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Mary dreaded opening the email when she saw who it was from and the subject line. She had been watching the family’s account slowly slipping onto the red during the last few months. Her husband, John, kept saying not to worry. She had insisted that he contact their supporters, but he had not done so.
The email from their agency said the deficit had reached the point where at least one of them had to come home to shore up their support. That meant that either she would be left in their host county with their two middle school children or they would have to take the children back to their passport country. Then they would have to change schools in the middle of the year--while going through the reentry process.
Mary was angry with their agency, with their supporters, and especially angry with John. He had not tried to contact supporters, not even with an email. She hated asking for funds, begging for money, especially for money for themselves.
Finances are an issue in any marriage, but for those serving with faith-based agencies there is often even more stress. Since the 2001 terrorist attacks and with world-wide recession (depression) in 2008, raising funds has become more and more difficult.
Let us look briefly at fund raising in the Bible and in greater depth at marriage issues that may arise at different stages in the careers of cross-cultural workers.
What Does the Bible Say?
Paul, an early cross-cultural worker, wrote much about this when he wrote to the Corinthian church in Greece (1 Corinthians 16 and 2 Corinthians 8-9). Though this brochure is about marriage issues raised by fund raising, let us also consider some of the things Paul mentioned as he raised funds.
- He specifically asked for funds and even gave suggestions about how to raise them (1 Corinthians 16:1-2, 2 Corinthians 9:5).
- He encouraged people to give as much as they could (2 Corinthians 8:10-15, 9:6-7).
- He urged keeping the highest ethical standards (1 Corinthians 16:3-4, 2 Corinthians 8:20-21).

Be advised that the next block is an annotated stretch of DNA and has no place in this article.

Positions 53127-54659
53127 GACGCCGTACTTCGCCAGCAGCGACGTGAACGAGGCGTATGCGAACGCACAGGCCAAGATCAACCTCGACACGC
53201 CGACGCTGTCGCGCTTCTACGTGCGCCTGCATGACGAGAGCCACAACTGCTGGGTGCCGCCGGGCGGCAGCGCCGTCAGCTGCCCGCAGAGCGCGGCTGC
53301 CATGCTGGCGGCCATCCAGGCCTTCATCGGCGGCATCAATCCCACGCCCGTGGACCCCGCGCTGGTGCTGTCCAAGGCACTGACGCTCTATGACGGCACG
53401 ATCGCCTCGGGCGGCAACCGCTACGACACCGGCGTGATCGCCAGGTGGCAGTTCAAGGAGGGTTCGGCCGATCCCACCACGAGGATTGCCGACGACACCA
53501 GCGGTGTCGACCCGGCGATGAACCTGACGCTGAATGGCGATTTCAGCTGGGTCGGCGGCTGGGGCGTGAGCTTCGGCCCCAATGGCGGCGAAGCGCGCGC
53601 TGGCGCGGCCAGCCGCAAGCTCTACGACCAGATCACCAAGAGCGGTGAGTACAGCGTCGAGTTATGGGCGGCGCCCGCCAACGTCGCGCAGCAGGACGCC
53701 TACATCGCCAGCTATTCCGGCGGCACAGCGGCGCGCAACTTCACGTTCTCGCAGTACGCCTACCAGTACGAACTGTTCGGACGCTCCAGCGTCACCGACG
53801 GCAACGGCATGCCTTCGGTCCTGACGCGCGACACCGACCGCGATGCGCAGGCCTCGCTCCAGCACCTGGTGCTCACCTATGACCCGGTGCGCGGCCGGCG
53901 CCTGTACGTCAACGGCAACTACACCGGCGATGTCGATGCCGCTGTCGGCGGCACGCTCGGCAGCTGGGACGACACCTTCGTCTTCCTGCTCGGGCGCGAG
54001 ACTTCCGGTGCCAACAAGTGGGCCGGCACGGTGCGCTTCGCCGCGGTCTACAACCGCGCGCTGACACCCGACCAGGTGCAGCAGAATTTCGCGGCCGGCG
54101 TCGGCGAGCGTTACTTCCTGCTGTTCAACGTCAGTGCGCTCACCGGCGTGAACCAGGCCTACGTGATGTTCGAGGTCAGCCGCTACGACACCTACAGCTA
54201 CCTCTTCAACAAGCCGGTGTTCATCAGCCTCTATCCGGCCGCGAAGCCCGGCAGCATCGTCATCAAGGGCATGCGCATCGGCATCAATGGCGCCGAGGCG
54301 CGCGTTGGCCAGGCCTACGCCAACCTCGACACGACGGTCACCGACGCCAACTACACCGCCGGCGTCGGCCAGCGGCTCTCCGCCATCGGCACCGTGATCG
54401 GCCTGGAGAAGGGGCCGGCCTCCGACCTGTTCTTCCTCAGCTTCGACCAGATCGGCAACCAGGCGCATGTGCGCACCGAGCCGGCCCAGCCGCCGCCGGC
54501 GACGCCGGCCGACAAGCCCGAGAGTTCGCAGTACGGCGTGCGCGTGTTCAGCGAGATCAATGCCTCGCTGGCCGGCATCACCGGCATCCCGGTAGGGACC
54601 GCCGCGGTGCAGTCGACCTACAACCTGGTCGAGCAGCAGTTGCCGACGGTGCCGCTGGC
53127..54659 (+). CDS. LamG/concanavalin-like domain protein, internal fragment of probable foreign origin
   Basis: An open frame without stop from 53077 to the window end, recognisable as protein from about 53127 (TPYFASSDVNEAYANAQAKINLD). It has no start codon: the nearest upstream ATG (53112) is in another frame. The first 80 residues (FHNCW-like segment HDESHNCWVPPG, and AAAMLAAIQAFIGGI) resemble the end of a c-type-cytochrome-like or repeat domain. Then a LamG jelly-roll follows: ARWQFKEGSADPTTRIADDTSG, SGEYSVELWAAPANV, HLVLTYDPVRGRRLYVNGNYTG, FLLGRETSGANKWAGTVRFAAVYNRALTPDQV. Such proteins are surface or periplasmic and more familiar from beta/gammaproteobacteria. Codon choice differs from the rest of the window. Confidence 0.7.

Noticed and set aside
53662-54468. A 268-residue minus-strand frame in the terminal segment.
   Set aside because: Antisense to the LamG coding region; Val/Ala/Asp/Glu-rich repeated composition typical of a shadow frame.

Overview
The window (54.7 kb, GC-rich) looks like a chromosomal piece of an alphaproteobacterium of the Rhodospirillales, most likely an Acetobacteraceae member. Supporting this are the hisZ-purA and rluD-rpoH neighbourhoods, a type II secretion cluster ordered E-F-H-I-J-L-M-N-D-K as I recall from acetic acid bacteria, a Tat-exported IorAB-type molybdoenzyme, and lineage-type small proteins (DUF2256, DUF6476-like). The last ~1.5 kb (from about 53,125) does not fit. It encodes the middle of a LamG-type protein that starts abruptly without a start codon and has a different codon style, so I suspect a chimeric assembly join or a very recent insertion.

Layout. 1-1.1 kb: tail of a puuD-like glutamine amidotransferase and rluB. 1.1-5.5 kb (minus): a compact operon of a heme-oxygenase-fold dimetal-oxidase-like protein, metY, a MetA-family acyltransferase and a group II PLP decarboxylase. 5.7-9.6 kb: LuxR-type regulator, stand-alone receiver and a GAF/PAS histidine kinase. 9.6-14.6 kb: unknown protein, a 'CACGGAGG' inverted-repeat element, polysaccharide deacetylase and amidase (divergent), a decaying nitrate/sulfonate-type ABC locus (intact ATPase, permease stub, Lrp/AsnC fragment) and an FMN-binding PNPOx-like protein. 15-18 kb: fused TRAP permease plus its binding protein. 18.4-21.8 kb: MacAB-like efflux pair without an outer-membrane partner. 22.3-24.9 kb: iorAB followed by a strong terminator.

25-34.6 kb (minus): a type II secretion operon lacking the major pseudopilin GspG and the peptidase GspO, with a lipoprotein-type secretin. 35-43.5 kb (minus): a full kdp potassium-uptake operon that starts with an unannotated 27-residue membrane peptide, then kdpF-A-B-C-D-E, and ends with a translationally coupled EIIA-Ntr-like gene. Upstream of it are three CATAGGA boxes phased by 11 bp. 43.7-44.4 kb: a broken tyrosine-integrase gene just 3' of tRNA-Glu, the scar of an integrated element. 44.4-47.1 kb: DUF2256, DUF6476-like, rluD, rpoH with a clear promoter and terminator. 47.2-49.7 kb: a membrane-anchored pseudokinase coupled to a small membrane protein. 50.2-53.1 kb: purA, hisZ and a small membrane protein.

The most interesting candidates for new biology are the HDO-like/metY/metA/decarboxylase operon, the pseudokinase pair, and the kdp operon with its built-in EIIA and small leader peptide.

- He even compared some churches to others (2 Corinthians 8:1-8, 9:2-4).
Paul was not reticent about raising funds. Cross-cultural workers today need not hesitate about asking for money either. However, when they do, issues may arise between spouses during any stage of their cross-cultural worker career.
Before They Go
The course of initial fund raising varies, but the following one is common.
- Much. At the beginning family and friends pledge support so that the beginning cross-cultural workers will not be discouraged, often responding within days of the first mailing.
- Little. After the initial “deluge,” funds tend to trickle in. People are not “sure” individuals will raise enough to go, so they may wait to see if the cross-cultural worker is going to make it. Cross-cultural workers take meetings wherever they can, and the balance in their account rises only slowly or even declines.
- Much. After the long drought when it becomes clear that enough funds will come in people begin to get on the “band wagon,” perhaps wanting to be the ones who puts the cross-cultural workers over the top.
A spouse who has difficulty tolerating uncertainty may become quite anxious during that long stage when few funds are not coming in. As the fear of failure rises, he or she may say things like, “This is what I was afraid of. What do we do if we don’t get enough by the deadline?”
One spouse may begin to question whether or not God has really called them to be cross-cultural workers. This is especially likely if one has had a stronger sense of “call” than the other. As a result, tension may rise between the spouses.
While on the Field
While serving in their host country, changes beyond the cross-cultural workers’ control may result in a shortage of funds.
- Friends and family who did not want to say “No” may never give anything or just quit giving after a few months.
- People who lose their jobs or retire may be unable to keep their commitments.
- The exchange rate changes so that the support raised is no longer enough
- Supporters die.
- An agency asks cross-cultural workers to teach school to TCKs, and some supporters quit because those cross-cultural workers are no longer doing what those supporters agreed to fund.
The list can go on and on, but no matter what the reason, a couple no longer have enough support for both husband and wife to remain on the field. This results in many very difficult decisions that need to be made by the couple. Do both go home? Does one stay to continue the ministry while the other returns to raise funds? If the couple has children, how does that affect the decision? Does one parent stay with the children so that they do not have to change schools or do they all go home? Do some of the children remain with friends while others go home to be with both parents?